Pulling out of a race – when is recording a DNF OK

DNS or DNF?training-calendarMy running schedule for 2016 is pretty much locked in and last weekend signalled Race 3 for my year – Run the Rock. But the day before I was feeling unwell and by Saturday morning, I had a rasping cough, aching limbs, a headache, and serious fatigue.

Making the decision about whether to pull out of a race is tough. I harboured hopes of running this weekend’s 20km right till the moment I needed to get out of bed and my sore throat and aching legs told me it was not my day.

For me, it was easy. I was clearly not going to be able to run. For what made the decision more difficult was that I’d had great preparation. My two runs during taper week had been really solid and I felt ready for a fast (for me) run so pulling out was a great disappointment.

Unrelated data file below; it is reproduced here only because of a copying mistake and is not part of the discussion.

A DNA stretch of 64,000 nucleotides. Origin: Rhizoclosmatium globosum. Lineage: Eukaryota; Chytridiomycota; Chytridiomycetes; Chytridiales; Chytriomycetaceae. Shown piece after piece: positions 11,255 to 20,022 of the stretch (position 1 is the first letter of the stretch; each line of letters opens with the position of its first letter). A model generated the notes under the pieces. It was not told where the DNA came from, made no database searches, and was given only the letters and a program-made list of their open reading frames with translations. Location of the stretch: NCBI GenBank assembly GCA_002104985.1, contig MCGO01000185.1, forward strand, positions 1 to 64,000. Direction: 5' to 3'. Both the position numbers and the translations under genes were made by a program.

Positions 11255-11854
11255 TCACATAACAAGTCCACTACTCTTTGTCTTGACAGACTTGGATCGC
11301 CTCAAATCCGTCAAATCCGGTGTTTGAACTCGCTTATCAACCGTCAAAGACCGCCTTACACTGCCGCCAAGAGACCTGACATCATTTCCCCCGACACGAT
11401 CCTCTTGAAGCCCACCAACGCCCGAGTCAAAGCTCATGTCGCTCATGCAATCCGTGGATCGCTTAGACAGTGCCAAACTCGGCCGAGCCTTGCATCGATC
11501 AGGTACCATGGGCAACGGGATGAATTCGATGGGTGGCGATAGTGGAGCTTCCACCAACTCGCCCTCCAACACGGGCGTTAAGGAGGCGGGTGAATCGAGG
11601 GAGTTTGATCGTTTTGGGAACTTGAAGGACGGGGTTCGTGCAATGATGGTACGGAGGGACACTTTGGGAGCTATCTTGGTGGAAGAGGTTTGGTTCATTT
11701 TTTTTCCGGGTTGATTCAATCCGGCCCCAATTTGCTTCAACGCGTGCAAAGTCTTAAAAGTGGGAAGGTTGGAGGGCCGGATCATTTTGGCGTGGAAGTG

My concerns were around the longer term issues. Miss one race, take a few days off and I’m back on schedule for my real goals – a marathon in June and a 35km trail in August. But push through the race and I might make myself feel worse and miss more training time.

It was timely that a recent article at Runners World UK (DNS or DNF?) provided some good advice – albeit a couple of days too late for me.

Although it is tempting to attempt to ‘get through’ the race at all odds, if you’re really unwell it is not worth putting your health at severe risk.

I went on my first run back today – a very easy 5km. And I was prepared to stop and walk if I didn’t feel well. But it all went well.

My rule of thumb is if I have a temperature and feel achy – I won’t train. Anything else and I play it by ear. If I feel like it’s a minor cold, I’ll usually train and not push too hard. If it’s more severe I’ll take a day off and reassess the next day.

What’s your approach?

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